SpaceX is also working on a powerful rocket called the Falcon Heavy, which will handle weighty payloads destined for Earth orbit and also send spacecraft toward Mars and other distant destinations. The Falcon Heavy's maiden flight should take place in 2016, company representatives have said.

British entrepreneur Richard Branson ($4.8 billion) founded Virgin Galactic in 2004, with an eye toward creating a new tourism industry in suborbital space.

The company is developing a six-passenger vehicle called SpaceShipTwo, which will be lofted to an altitude of about 50,000 feet (15,000 meters) by a carrier aircraft known as WhiteKnightTwo. At that point, SpaceShipTwo will be dropped and turn on its rocket engine, blasting itself upward to suborbital space.

Customers will experience a few minutes of weightlessness and see Earth against the blackness of space before coming back down for a runway landing, Virgin Galactic representatives have said. A ticket to ride the space plane currently sells for $250,000.

SpaceShipTwo is in the test phase and experienced a tragic setback last year during the vehicle's fourth rocket-powered flight. SpaceShipTwo broke apart in mid-air on Oct. 31, killing co-pilot Michael Alsbury and injuring pilot Peter Siebold. The accident occurred because Alsbury unlocked the space plane's "feathering" re-entry system too soon, investigators with the National Transportation Safety Board have determined.

Paul Allen ($17.5 billion), who co-founded Microsoft with Bill Gates, is another billionaire with a longstanding interest in space. Allen helped bankroll SpaceShipOne, an experimental vehicle that won the $10 million Ansari X Prize in 2004 after getting to space and back twice within the span of five days.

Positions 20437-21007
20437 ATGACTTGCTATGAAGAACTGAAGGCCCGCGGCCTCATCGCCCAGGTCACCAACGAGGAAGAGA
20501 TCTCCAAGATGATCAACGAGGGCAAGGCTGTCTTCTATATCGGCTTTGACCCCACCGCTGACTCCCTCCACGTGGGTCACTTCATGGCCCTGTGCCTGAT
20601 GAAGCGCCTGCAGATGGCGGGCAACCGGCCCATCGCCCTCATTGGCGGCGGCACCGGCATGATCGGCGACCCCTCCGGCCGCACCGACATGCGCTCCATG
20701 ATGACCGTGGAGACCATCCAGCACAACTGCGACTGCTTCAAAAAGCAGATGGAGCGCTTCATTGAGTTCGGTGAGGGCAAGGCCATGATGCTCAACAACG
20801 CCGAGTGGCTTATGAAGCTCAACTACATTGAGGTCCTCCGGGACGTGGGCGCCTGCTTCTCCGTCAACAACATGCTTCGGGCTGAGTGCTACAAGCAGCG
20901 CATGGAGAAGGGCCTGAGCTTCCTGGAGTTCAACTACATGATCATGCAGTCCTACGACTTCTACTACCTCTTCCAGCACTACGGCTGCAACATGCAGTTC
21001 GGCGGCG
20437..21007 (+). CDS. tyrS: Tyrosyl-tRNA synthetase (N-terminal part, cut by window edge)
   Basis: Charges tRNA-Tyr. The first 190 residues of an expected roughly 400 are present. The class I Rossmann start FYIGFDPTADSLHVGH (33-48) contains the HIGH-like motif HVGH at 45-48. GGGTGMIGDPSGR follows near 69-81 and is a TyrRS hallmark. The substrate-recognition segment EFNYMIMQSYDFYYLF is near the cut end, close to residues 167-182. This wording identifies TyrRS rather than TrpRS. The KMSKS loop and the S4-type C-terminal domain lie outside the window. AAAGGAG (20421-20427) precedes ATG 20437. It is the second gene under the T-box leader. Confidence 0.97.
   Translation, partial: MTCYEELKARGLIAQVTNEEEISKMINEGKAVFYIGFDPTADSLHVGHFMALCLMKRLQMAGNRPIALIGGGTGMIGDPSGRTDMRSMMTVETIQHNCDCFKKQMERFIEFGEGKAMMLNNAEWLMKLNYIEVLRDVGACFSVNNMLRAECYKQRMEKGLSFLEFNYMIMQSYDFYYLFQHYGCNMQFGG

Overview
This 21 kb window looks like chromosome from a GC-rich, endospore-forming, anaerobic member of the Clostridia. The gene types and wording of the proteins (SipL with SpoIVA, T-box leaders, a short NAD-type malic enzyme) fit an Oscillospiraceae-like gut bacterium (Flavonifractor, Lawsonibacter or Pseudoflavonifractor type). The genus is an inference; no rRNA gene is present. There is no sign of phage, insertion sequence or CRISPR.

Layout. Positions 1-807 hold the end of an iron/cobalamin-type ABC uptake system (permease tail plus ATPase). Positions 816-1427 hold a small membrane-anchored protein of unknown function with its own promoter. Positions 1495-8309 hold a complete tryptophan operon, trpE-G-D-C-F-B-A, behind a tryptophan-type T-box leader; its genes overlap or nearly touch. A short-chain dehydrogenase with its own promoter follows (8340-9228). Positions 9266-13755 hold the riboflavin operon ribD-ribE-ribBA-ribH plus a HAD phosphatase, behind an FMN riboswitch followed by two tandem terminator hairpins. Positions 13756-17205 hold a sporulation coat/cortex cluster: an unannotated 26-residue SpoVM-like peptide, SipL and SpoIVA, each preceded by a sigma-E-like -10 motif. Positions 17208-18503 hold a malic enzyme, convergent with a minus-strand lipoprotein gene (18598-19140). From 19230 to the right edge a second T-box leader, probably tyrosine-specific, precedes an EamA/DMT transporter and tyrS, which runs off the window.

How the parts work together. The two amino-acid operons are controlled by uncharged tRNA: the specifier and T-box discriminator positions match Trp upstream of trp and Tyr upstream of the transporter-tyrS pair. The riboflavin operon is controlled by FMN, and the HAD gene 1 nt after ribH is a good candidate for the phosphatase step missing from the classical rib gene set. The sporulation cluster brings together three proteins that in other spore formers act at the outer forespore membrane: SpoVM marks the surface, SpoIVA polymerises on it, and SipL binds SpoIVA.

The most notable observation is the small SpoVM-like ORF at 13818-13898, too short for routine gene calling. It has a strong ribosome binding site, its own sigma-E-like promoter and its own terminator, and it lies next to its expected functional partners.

SpaceShipOne, which became the basis for Virgin Galactic's SpaceShipTwo, was designed by Scaled Composites, a California-based company led by famed aerospace engineer Burt Rutan. Allen and Rutan teamed up again in 2011 to form Stratolaunch Systems, which aims to launch satellites (and, eventually, crewed vehicles) beneath an enormous airplane — a setup designed to make spaceflight cheaper and more efficient.

That plane, in fact, will be the largest aircraft ever built, with a wingspan of 385 feet (117 meters), Stratolaunch representatives have said. The company aims to fly the huge plane for the first time in 2016.

Stratolaunch Systems is a subsidiary of Vulcan Aerospace, a company Allen unveiled in 2015. Vulcan Aerospace oversees the space projects of Vulcan, Inc., which Paul Allen founded with his sister Jody in 1986.

Billionaires are also making a splash by investing in, rather than creating, space companies.

For example, the asteroid-mining company Planetary Resources, which announced its existence in 2012, counts five billionaires among its investors — Google executives Larry Page ($29.7 billion) and Eric Schmidt ($9.1 billion), former Google board member K. Ram Shriram ($1.9 billion), real-estate developer Ross Perot, Jr. ($1.75 billion) and software architect Charles Simonyi ($1.4 billion).

Another Planetary Resources investor, filmmaker James Cameron, is worth about $700 million.

Follow Mike Wall on Twitter @michaeldwall and Google+. Follow us @Spacedotcom, Facebook or Google+. Originally published on Space.com.